Sprng weather has certainly arrived--the grass has begun to turn green, crocuses and even a few daffodils are in bloom, and many birds that left for the winter are back! We've watched osprey flying over the bay and a group of 15 cormorants were fishing as a group this morning. Seals have been spotted too. When the fish arrive, the predators will be plentiful and hungry!
Check out the amazing appliqued quilt made by Betty Lu Brydges of Damariscotta Mills--click the link at the bottom of this section. Purchase tickets ($5 each or 6 for $25) at Skidompha Library until May 1 or at Alewife Fabrics from May 1-May 22. You can also purchase tickts online in the Support Us section of this website. Note that you want quilt raffle tickets in the Comments section.
Fish Ladder Restoration Festival 2015
Speaking of the fish, planning for the 8th annual Fish Ladder Restoration Festival is well underway. The festival, again held on Memorial Day weekend, will only be two days this year, Saturday, May 23 and Sunday, May 24. Save the dates! The fish should be plentiful and we'll have the events you've come to enjoy and a few new ones.
Directions to the Fish Ladder
Take the Damariscotta exit to business Route 1. Go straight at the stop sign just past the Congregational Church. Take Route 215 north for approximately 1.6 miles. Look for a parking area just past the Austin Road on the left. Or, take the next left into the Fish House parking lot. Follow the path behind the fish house and you are there. Coming south on Route 1, take the Damariscotta exit and take a right on Rt 215 across from the Louis Doe Home Center. The parking lots decribed above are about 1.3 miles on left.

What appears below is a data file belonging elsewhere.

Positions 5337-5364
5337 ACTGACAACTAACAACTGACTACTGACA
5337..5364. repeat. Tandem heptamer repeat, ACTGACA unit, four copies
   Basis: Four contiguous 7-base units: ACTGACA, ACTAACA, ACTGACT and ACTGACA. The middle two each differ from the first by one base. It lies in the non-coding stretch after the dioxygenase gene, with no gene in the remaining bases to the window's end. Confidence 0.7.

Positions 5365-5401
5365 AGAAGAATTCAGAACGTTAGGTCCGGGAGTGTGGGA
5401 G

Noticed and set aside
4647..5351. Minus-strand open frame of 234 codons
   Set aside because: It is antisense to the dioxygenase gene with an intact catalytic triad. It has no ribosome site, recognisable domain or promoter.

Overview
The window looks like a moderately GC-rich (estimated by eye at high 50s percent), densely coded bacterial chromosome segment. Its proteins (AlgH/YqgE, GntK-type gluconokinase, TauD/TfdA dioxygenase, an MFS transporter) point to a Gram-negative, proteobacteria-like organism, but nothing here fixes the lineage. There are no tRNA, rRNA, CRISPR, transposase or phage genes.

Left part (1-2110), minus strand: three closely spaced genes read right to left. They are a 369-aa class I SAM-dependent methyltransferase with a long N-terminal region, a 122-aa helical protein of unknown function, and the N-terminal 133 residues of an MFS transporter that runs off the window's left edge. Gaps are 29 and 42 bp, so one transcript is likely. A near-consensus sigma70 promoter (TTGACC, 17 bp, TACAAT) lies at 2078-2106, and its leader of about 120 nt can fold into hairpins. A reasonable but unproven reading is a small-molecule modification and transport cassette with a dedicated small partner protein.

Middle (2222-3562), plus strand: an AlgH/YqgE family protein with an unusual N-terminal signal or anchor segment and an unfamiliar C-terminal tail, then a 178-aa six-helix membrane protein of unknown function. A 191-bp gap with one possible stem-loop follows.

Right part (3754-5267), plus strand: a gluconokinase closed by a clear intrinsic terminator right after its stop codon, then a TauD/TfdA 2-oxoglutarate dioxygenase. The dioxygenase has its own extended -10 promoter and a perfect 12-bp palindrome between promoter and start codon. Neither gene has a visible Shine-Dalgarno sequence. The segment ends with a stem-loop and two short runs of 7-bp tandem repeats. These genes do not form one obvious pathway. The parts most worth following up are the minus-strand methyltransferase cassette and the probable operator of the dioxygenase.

We (and the fish!) are grateful for all the help we've had for the restoration. We couldn't be doing it without the commitment and perseverence of our wonderful fish ladder community! And, we are grateful for grants from the National Fish and Wildlife Foundation, the Elmina Sewell Foundation, the Horizon Foundation, the Davis Conservation Foundation, the Edward Myers Conservation Trust and from support from many individuals and businessesDownload: Download
Welcome to historic Damariscotta Mills, Maine – home of Maine’s oldest fish ladder and most productive alewife fishery. The fish ladder was constructed by the Towns of Nobleboro and Newcastle in 1807 at the state’s request after mills had blocked access to the fresh water falls for nearly a century. In 2007, after two centuries of use, the fish ladder needed a major restoration and the project was initiated by the Towns in collaboration with the Nobleboro Historical Society. Restoration of the fish ladder is critical to the health of the Damariscotta River alewife stocks. Alewives are an important part of the food chain and they contribute to the health of the marine environment and to the lakes and streams where the fish spawn. In the spring, alewives serve as a source of fresh bait for local lobstermen who are setting out gear after a winter ashore. The Towns of Newcastle and Nobleboro have harvested alewives since the 1700s and, by balancing conservation and economic goals, they have carefully tended the Damariscotta River alewife stocks. Today, all funds received for harvested alewives are spent to maintain and restore the fish ladder and harvesting area.